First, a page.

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Two Tactics For Trading “Off the Chart”


Oil’s sustained rise over the last six months has created an interesting dilemma for many traders. It has taken WTI, for example, to levels not seen since April of 2015, so for those looking at a 1-year chart prices are quite literally “off the charts”. Most traders, myself included, use recent levels of support and resistance to plot both entry and exit points for trades, at least to some extent, so off the chart pricing is problematic. You could go back to that 2015 action, but time decreases the relevance of chart levels, so for short-term trades that is not helpful. What, then, is a poor trader to do?

First, you need to understand the nature of chart levels and what makes them significant. When you detach yourself from a trading mentality and think about it, there should be no reason why what happened around a particular price point in the past will influence what happens in the present…except for one thing. Support and resistance levels are self-fulfilling prophecies. The significance of those levels rests in the fact that enough people believe they have significance. What stops a move down is the appearance of buyers, or sellers in the case of a move up, and past action at a certain level attracts new entrants into the market. So, in effect, support, resistance and pivot levels matter because they matter.

The trick to off the chart trading, therefore is to identify other things that potential buyers and sellers may regard as significant, absent their normal cues. In my experience, the two most reliable levels in that situation are round numbers, and Fibonacci extensions.

Under normal circumstances round numbers are significant only as a distraction. I can assure you that in dealing rooms they are regarded as “mug bait”, levels that attract the amateurs and can be used to squeeze those less experienced in trading than yourself. Once you are off the charts, however, they matter.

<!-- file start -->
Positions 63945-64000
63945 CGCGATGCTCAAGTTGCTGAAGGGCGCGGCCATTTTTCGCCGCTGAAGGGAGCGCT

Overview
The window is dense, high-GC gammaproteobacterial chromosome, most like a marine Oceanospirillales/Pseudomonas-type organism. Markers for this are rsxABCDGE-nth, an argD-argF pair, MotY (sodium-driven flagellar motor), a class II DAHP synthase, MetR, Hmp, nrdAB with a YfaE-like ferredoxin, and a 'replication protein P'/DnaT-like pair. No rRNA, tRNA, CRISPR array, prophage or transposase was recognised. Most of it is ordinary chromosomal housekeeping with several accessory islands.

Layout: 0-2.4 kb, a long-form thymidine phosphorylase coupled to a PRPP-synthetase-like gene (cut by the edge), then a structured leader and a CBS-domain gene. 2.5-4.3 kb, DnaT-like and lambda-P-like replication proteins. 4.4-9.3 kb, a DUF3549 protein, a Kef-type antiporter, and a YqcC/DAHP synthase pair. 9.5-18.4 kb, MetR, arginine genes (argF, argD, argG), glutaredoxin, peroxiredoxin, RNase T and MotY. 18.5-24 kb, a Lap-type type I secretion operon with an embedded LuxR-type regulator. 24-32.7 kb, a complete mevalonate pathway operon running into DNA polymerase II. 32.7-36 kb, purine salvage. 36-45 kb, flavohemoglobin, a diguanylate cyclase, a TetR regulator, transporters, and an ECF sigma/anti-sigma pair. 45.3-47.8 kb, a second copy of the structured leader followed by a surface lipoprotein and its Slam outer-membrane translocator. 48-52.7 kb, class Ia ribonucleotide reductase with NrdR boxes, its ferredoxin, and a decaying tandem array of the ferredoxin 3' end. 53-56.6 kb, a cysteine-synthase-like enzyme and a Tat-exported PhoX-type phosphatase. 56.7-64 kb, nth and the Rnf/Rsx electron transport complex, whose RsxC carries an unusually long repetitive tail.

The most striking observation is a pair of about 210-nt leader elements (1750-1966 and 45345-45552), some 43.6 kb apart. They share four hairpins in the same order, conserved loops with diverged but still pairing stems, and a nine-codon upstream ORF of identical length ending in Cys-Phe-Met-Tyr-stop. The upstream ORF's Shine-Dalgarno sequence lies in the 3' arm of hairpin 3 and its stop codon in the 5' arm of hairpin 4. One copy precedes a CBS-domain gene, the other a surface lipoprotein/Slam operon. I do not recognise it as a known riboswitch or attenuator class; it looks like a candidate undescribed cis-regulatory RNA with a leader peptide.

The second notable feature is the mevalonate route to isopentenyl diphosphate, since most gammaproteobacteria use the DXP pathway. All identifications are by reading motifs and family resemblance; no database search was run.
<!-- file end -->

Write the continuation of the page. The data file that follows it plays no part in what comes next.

(Click to enlarge)

The chart above for the E-Mini WTI Futures contract, QM, shows clearly that we are now above the 52-week high and so without any refence points when trying to plot where resistance may come. Look at the beginning of the chart, though, and you will see that $55 proved to be the top when that too was off a 1-year chart to that point which showed oil’s bounce from the low in early 2016. On that basis, it is only reasonable to expect some resistance around the next round number, $60. If nothing else, that provides a logical level at which producers are likely to sell as a hedge.

Fibonacci extensions are somewhat more complex, and decidedly more wonkish. They are based on the mathematical sequence named for a 12th Century Italian mathematician where the next number is arrived at by adding the last two numbers, so it begins 0,1,1,2,3,5,8,13…and continues ad infinitum. The relationship between the numbers in the sequence is used to derive certain percentages that are deemed to have significance.

(Click to enlarge)

Fibonacci extensions are simply a way of plotting the relevant percentages of a move into the future. If you use the June low as the bottom of this move and last week’s 59.05 as the top, as I did in the above example, the first significant level is 23.6% above the top, at $63.025. That, therefore, would be another level that could provide resistance, and even prove to be a turning point in WTI’s fortunes.

Again, if you look at that as just so much hokum, you are missing the point. Experienced traders everywhere are aware of Fibonacci levels if nothing else. In an off the chart situation where more conventional reads of support and resistance are unavailable, they will, therefore attract enough sellers to begin the process of forming a resistance point. That is what matters.

It should be pointed out that none of these levels should be taken as exact. Momentum is a powerful thing, so if you do use them you have to allow for some degree of breakout initially when setting stop loss orders. In addition, always remember that they will not matter at all if there is a major shift in the fundamental supply or demand outlook. They are, however, a starting point when other data are scarce and as such are useful things when prices are truly off the chart.

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